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You know that saying about how if you can’t figure out who the crazy friend in your group is, then you’re probably the crazy friend? Well, I made peace with being the crazy friend in a group of even crazier friends a long time ago, which is why I’m kind of okay with also being the friend who won’t shut up about that one time I studied abroad. There always has to be one in the group, right? Might as well be me!
I don’t know what the compulsion is that makes me want to tell people about the time I spent traveling in school. It was only three months out of the four years I was in college; only three months out of my entire existence. But – and this is going to be incredibly cheesy, so get your cringe face ready – even now, I can still close my eyes and remember how it felt to wander around those foreign city streets, to stare out a train window and realize that the world was so much bigger than I’d ever imagined and that three months wasn’t even close to being enough time to see even this tiny fraction of it. I’m clearly no travel expert; my memories are of no use to anyone but myself. But that never stops me from bringing them up. I’m like an even more annoying version of that girl from American Pie who won’t stop talking about band camp – at least her story was shorter.
But I think the one thing all people who’ve studied abroad have in common (and the reason you can always tell who that one friend is who has done it) is that they tend to look at the world a little differently afterwards. Traveling in general is eye-opening, of course – they don’t call it wanderlust for nothing – but studying abroad is a little bit different. It’s usually longer, for one, since it’s a lot easier to take a three-month vacation before you have to start adulting full time. And your classes often take advantage of your surroundings – I was based in London, so my drama class included seeing a new play twice a week and my history class was basically just one long walking tour of the city. When I wasn’t in class, I spent most of my time being purposefully lost. I didn’t have a smart phone; I think I might have used my disposable emergency phone once. I had a map, but after a couple weeks it became nothing more than a crumpled piece of paper at the bottom of my bag. I learned very quickly that the best way to see a place is to lose yourself in it, which I think disturbed my parents quite a bit, especially when I ventured out of the relative safety of London and started exploring the rest of Europe. But hey, what they don’t know about my weekend in Amsterdam won’t hurt them.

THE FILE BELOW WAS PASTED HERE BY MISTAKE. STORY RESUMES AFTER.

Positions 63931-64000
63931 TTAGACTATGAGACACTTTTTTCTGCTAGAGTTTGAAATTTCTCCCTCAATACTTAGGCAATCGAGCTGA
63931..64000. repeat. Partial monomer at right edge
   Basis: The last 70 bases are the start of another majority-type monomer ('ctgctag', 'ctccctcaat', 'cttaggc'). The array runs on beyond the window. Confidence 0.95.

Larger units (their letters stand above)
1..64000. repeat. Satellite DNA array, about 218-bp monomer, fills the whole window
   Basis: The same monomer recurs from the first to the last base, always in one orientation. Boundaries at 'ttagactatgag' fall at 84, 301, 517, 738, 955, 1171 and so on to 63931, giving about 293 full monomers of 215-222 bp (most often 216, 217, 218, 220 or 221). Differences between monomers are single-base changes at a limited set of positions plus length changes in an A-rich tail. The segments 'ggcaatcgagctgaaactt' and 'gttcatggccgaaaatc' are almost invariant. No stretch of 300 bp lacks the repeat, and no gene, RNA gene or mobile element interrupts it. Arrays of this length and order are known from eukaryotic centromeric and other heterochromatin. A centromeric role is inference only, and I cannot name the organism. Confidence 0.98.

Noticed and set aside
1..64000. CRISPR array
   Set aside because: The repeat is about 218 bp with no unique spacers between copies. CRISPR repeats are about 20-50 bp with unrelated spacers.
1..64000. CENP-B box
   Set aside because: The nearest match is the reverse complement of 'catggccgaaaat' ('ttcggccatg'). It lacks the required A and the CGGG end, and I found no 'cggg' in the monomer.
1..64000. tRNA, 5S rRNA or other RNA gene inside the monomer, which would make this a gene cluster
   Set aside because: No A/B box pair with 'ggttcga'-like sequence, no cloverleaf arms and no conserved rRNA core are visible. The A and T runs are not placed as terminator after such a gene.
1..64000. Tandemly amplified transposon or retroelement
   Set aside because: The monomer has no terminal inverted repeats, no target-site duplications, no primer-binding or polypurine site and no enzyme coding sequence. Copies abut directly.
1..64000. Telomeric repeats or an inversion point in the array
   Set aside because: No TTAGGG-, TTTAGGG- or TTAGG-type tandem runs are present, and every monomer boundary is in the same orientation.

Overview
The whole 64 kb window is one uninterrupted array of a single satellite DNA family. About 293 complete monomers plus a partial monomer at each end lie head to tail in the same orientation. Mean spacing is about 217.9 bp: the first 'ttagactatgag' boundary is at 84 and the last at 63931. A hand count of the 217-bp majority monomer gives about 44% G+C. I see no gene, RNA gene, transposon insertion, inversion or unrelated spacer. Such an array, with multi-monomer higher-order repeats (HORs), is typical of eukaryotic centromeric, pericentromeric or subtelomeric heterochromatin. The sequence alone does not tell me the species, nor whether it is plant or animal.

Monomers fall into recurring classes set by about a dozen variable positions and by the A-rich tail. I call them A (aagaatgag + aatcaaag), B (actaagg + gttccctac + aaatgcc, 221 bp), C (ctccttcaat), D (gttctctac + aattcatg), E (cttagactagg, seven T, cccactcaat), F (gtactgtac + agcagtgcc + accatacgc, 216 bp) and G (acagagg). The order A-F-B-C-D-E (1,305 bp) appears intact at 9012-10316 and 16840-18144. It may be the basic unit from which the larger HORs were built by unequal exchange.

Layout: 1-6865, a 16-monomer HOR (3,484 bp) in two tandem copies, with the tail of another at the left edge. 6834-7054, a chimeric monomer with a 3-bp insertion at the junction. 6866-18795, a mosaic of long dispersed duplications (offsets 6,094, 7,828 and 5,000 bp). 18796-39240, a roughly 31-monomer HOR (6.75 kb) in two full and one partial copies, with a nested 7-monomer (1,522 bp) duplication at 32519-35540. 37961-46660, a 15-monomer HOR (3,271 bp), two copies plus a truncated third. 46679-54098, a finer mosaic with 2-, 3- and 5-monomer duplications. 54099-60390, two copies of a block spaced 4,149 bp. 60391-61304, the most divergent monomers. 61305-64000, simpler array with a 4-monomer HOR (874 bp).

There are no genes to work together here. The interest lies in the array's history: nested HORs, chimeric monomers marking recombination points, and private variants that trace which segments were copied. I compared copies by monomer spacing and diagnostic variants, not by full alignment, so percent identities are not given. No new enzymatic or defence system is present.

Looking back on it, I think I might have figured out why I’m that friend who won’t shut up about that one time they studied abroad after all. Even though it doesn’t sound like much, three months was enough to influence all the months that came after it. It was empowering and affirming in a way that nothing else in my life has come close to. It’s the reason I pushed myself to take on a second major in my last year of college. It’s the reason I felt so restless living with my parents after graduation, and subsequently the reason moving to Texas on a whim didn’t seem as crazy as it probably should have. It’s the reason I say yes to things that I normally would have said no to, and the reason I take chances on things that may never work out. Most importantly, it’s the reason I remind myself to put down my phone and value my experiences with my friends more – even if it’s only to annoy the crap out of them.